Credit loans

Improve your credit score before applying

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Personal loans can be used for a variety of expenses, including weddings, vacations, home repairs, and even as a way to cover emergency expenses. There are a ton of lenders out there to suit an assortment of financial needs and circumstances, including those with fair or poor credit scores who still need to take out a loan to finance a major purchase.

While it may help more people access this financial product, there are still big benefits to making sure your credit score is as healthy as possible before applying for a personal loan.

You can benefit from lower interest rates on a personal loan

When applying for a new line of credit with a low credit score, you will likely receive a higher interest rate, which means it will be more expensive for you to borrow money. This also rings true when it comes to applying for personal loans.

Remember that your credit score can give lenders clues as to how likely you are to repay borrowed money on time and in full. Thus, lenders consider people with lower credit scores to be “riskier” borrowers and will therefore offer them interest rates towards the top of the lender’s range.

But when you apply for a loan with a higher credit rating, you are considered a “less risky” borrower who is likely to repay your loan amount on time and in full. As a result, lenders feel more comfortable offering you a lower interest rate on your loan, which means it will be cheaper for you to borrow that money.

You will not need to apply with a co-applicant

A The co-applicant is a person who applies for the loan with you and is also responsible for repaying the full amount of the loan. Co-applicants are often referred to as co-borrowers and can usually be added to your personal loan application form.

When applying for a personal loan, it is common for lenders to analyze your credit history, debt-to-equity ratio, and other identifying information during the process to determine your loan amount, interest rate, and interest rate. interest and the term of your loan. Applying with a co-applicant who has a higher credit score than yours can help you get approved for a lower interest rate and other more favorable loan terms.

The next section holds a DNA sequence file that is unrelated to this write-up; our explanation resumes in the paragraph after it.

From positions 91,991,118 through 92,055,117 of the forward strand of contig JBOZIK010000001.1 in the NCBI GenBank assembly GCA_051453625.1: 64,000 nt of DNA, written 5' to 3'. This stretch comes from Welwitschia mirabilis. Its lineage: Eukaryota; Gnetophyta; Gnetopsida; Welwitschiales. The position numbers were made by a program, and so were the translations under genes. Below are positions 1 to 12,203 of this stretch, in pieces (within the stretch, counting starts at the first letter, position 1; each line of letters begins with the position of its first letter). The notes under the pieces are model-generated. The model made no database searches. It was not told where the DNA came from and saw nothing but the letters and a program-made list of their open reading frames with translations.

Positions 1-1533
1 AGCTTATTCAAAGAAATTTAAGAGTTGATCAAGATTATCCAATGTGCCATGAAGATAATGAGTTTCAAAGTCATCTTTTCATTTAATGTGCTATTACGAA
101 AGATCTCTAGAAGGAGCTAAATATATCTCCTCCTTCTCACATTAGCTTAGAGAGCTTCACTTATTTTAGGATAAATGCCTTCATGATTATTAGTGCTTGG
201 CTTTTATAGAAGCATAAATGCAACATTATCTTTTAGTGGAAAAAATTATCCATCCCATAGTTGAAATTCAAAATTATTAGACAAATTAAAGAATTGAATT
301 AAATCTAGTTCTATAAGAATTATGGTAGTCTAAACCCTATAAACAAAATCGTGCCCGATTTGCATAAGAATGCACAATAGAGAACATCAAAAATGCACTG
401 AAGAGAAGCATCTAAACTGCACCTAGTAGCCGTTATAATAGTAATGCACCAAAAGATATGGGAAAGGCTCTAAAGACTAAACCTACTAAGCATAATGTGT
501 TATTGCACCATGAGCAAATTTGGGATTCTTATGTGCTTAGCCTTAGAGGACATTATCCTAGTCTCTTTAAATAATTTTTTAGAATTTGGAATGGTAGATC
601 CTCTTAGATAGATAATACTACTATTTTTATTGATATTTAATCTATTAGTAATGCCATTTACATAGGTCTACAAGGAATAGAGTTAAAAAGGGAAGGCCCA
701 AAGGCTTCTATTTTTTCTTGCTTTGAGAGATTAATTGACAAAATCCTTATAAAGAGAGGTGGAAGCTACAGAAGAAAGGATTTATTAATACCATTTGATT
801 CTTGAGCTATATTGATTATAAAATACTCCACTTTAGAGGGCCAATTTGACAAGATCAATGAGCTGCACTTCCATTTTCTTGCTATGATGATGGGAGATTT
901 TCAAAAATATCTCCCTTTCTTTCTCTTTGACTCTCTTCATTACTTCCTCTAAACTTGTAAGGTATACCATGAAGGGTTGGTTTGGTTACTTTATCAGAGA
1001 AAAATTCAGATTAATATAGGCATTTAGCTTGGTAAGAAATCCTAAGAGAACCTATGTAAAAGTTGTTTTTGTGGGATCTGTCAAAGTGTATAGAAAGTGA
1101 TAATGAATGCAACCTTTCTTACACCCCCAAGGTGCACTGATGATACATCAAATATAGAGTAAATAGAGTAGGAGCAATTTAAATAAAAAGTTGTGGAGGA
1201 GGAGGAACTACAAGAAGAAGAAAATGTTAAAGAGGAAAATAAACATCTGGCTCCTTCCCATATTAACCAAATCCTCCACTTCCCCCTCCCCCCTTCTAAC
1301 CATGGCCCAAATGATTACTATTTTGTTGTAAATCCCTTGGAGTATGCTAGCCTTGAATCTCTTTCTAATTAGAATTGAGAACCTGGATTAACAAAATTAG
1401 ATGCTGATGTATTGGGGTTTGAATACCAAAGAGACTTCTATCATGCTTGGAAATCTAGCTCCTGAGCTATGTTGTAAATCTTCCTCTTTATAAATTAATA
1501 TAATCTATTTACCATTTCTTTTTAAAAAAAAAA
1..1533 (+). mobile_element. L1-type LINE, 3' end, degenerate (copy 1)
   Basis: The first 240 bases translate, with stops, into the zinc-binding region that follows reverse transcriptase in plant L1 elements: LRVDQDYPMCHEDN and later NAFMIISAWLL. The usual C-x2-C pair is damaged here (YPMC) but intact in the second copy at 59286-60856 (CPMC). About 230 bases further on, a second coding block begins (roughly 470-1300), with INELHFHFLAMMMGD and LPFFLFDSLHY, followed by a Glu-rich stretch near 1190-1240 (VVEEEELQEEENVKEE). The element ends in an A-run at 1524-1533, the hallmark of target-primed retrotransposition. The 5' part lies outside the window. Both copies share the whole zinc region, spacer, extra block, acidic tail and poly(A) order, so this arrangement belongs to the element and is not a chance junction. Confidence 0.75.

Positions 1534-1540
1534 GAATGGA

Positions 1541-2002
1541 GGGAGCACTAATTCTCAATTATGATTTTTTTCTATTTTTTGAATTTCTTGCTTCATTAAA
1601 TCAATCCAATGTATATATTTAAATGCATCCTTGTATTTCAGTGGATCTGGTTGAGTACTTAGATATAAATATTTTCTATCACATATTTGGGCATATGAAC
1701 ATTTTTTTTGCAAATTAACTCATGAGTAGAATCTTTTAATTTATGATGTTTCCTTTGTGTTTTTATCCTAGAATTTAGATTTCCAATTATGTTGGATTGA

However, not all personal loans allow you to apply with a co-applicant. SoFi Personal Loans allows co-applicants and offers loans between $5,000 and $100,000. LightStream is another lender that gives borrowers the option to apply with a co-applicant, and borrowers can enjoy a 0.25% APY rebate if they sign up for autopay.

SoFi Personal Loans

  • Annual Percentage Rate (APR)

    5.74% to 21.28% when you sign up for autopay

  • Purpose of the loan

    Debt consolidation/refinance, home improvement, relocation assistance or medical expenses

  • Loan amounts

  • terms

  • Credit needed

  • Assembly costs

  • Prepayment penalty

  • Late charge

LightStream Personal Loans

  • Annual Percentage Rate (APR)

    2.49% to 19.99%* when you sign up for autopay

  • Purpose of the loan

    Debt consolidation, renovation, car financing, medical expenses, marriage and more

  • Loan amounts

  • terms

  • Credit needed

  • Assembly costs

  • Prepayment penalty

  • Late charge

Also keep in mind that your co-applicant should feel comfortable being responsible for managing the loan with you, and a co-applicant is more beneficial when their credit score is higher than yours.

But if your credit score is already in the good or excellent range, you should feel comfortable moving forward without a co-applicant – that’s another benefit of improving your credit score before submitting a request.

How to improve your credit score

As with any new line of credit, personal loans should be carefully considered before submitting your application and deciding to use it to finance an expense. However, as you weigh your options, you may want to take a few steps to improve your credit score.

Paying your bills on time is the most important thing you can do to increase your score. FICO and VantageScore, which are two of the leading credit card scoring models, both consider payment history to be the most influential factor when determining a person’s credit score (it accounts for 35% of your credit score). credit). For lenders, a person’s ability to meet credit card, utility, student loan, mortgage and medical debt payments indicates that they are able to take out a loan and to repay it.

Next, you should try to lower your credit utilization rate. Your credit utilization rate is the total balance on your credit card divided by the total amount of your available credit. So if you have a limit of $5,000 and you have a balance of $2,500, your credit utilization rate is 50%. Experts generally recommend keeping your total CUR below 30%, and below 10% is even better. You can lower this rate by paying off your balance or asking your credit card issuer to increase your credit limit.

Another good way to improve your credit score is to keep tabs on any discrepancies in your credit report. Errors in your credit reports could affect your score. Although it may seem unlikely that your reports are wrong, 26% of participants in a Federal Trade Commission (FTC) study found at least one error in their reports that could make them appear riskier to lenders.

You can proactively monitor your credit and receive three free credit reports (one from each bureau) per year at annualcreditreport.com. Also select the best credit monitoring services: ranking Capital One CreditWise® as the best free service and IdentityForce® as the highest paid service with more extensive features.

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Editorial note: Any opinions, analyses, criticisms or recommendations expressed in this article are those of Select’s editorial staff only and have not been reviewed, endorsed or otherwise endorsed by any third party.